This past Thursday marked a high point in alternative energy production on Prince Edward Island: the province produced more energy through its wind power generators than it needed. And it’s news like that which will help build momentum in helping environmentalists reach their goal of making PEI the first carbon-neutral province.
The wind is almost a constant presence on PEI, especially during the stormy months of late fall and winter when gale force winds can down power lines, cancel traffic across the bridge to the mainland and even cause “red-outs” in the middle of summer from all that loose rust-coloured Island soil getting blown around.
The prevalence of windy days is not lost on environmentalists and government officials, either, as witnessed by the eight wind farms currently in operation on PEI. Back in 2008, the province developed a wind energy strategy which set them on a path towards taking advantage of what scientists say is a unique wind regime, unparalleled in much of North America. The average wind speed at the northwest tip of the province is 28.8 km/h, much higher, for instance, than the windiest city in Canada, St. John’s, Newfoundland, which has wind averages of 21.9 km/h.
On Thursday, October 26, the Island generated 105 per cent of its energy needs through wind power, making 164 megawatts when it only used 155. PEI’s output is still small in comparison to provinces like Ontario, the wind energy leader in Canada, which produces over 4,300 MW a year and Quebec, which has generators for 3,260 MW.
But a new energy strategy from PEI’s government is calling for further investment in alternative energy, focusing on both solar construction and wind power. The province is hoping to build two new wind farms, one in 2019 and the other in 2025, and is currently holding talks with Island communities.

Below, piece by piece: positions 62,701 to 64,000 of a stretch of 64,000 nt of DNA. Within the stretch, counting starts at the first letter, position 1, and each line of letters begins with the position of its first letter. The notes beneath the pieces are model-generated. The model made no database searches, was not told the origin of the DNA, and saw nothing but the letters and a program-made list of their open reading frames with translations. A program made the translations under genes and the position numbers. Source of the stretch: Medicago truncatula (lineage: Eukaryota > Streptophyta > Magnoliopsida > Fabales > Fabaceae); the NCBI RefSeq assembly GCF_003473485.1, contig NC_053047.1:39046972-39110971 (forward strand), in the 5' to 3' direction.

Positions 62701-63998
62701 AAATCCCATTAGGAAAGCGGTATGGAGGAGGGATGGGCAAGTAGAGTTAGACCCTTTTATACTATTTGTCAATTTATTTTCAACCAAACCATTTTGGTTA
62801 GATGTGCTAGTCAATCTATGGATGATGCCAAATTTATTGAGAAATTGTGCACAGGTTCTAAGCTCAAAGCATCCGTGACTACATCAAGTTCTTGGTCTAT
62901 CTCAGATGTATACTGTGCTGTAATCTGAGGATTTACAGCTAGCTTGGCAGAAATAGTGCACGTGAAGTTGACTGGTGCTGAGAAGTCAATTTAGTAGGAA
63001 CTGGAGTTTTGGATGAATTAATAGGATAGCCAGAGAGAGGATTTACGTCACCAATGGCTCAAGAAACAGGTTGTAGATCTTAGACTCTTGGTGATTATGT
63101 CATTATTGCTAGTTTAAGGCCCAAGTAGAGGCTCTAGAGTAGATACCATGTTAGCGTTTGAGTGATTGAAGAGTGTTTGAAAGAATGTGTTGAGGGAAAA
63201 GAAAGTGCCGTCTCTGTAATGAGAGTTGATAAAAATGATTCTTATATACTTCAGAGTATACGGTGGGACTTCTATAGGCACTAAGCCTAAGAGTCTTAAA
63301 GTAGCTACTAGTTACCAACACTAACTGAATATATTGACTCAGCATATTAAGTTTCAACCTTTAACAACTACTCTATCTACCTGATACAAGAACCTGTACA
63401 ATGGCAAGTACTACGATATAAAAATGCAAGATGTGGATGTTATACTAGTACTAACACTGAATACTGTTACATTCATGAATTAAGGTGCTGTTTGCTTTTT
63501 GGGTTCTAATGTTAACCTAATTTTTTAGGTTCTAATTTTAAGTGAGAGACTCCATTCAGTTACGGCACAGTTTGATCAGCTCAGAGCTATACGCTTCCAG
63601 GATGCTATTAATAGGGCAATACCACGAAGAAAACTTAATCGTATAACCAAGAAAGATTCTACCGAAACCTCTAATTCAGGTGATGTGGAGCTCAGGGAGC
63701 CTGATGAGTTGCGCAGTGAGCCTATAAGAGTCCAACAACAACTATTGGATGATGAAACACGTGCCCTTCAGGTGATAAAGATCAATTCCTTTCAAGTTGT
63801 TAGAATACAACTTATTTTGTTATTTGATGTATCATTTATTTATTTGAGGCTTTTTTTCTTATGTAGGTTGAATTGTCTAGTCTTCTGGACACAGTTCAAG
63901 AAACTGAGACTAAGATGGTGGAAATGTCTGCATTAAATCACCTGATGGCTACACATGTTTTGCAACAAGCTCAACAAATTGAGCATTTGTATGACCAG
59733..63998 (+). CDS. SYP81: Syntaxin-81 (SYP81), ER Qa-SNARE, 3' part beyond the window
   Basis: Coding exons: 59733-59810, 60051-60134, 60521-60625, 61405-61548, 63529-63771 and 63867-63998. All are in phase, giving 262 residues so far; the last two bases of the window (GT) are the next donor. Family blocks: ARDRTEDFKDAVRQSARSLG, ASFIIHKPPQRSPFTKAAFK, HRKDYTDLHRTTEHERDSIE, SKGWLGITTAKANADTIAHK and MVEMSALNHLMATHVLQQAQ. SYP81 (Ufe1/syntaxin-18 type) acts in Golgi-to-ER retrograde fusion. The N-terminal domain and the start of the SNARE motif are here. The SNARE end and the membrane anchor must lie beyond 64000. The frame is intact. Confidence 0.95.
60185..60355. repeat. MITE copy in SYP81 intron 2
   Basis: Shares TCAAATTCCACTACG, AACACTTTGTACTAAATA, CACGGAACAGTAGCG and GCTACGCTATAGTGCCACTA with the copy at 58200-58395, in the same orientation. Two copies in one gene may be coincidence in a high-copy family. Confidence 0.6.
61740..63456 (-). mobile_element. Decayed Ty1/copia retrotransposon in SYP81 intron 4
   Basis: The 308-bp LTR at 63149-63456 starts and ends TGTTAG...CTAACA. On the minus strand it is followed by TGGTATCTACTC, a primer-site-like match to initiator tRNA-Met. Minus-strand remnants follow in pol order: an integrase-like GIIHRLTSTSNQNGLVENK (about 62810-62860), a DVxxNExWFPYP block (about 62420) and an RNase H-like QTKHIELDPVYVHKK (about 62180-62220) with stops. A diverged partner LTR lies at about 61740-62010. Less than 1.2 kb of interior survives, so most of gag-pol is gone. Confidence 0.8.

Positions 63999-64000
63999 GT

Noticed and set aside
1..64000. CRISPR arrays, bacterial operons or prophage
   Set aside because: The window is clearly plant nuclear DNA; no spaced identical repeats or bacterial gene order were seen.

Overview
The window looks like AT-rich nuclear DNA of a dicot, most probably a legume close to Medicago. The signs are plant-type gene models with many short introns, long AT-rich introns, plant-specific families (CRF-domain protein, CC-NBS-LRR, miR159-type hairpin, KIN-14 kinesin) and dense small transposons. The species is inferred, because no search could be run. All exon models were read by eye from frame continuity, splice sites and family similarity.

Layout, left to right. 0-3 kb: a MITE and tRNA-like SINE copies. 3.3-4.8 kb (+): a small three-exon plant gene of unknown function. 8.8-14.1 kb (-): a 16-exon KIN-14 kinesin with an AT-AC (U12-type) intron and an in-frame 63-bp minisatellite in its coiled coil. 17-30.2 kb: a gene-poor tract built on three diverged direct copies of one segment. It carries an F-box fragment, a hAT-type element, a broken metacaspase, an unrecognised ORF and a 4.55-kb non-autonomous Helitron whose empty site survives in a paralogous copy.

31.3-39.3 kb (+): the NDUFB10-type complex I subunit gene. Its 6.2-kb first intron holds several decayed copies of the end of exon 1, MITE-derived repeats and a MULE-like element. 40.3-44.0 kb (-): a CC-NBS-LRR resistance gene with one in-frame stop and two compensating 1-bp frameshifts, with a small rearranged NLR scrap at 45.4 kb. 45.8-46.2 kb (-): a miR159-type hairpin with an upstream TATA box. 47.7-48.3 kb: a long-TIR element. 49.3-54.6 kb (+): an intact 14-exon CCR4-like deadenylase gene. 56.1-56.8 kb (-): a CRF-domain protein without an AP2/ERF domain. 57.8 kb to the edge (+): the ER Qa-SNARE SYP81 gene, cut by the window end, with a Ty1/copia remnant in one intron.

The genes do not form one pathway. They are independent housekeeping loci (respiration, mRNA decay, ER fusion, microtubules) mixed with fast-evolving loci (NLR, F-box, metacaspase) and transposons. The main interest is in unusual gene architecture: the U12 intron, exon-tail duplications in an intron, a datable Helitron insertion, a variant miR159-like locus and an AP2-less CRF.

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“What we’re really just trying to do is gauge the interest in eastern Kings county, see if there is interest in another wind farm there or if there’s no appetite for it at all,” says Kim Horrelt, CEO of the PEI Energy Corporation, which owns and operates four of PEI’s six wind farms. “If not, then that’s fine too and we’ll look at other options.”
Going forward, PEI has a legitimate opportunity to become Canada’s first carbon-neutral province, the subject of a public event held last week by the Institute of Island Studies at the University of Prince Edward Island. The symposium addressed themes on the topic such as community-owned energy utilities, electric-powered vehicles and the energy challenges faced by small islands in the quest to become carbon-neutral.
Speaking at the event was conservation scientist Catherine Potvin of McGill University, who argued that moving to a more energy efficient economy which no longer relies on fossil fuels is not a dream, nor is it necessarily a burden for industry players in places like PEI who currently rely on fossil fuels. “You can make this transition without penalizing farmers,” said Potvin to CBC News.
Below: PEI Rocks Wind Power with highest integration in North America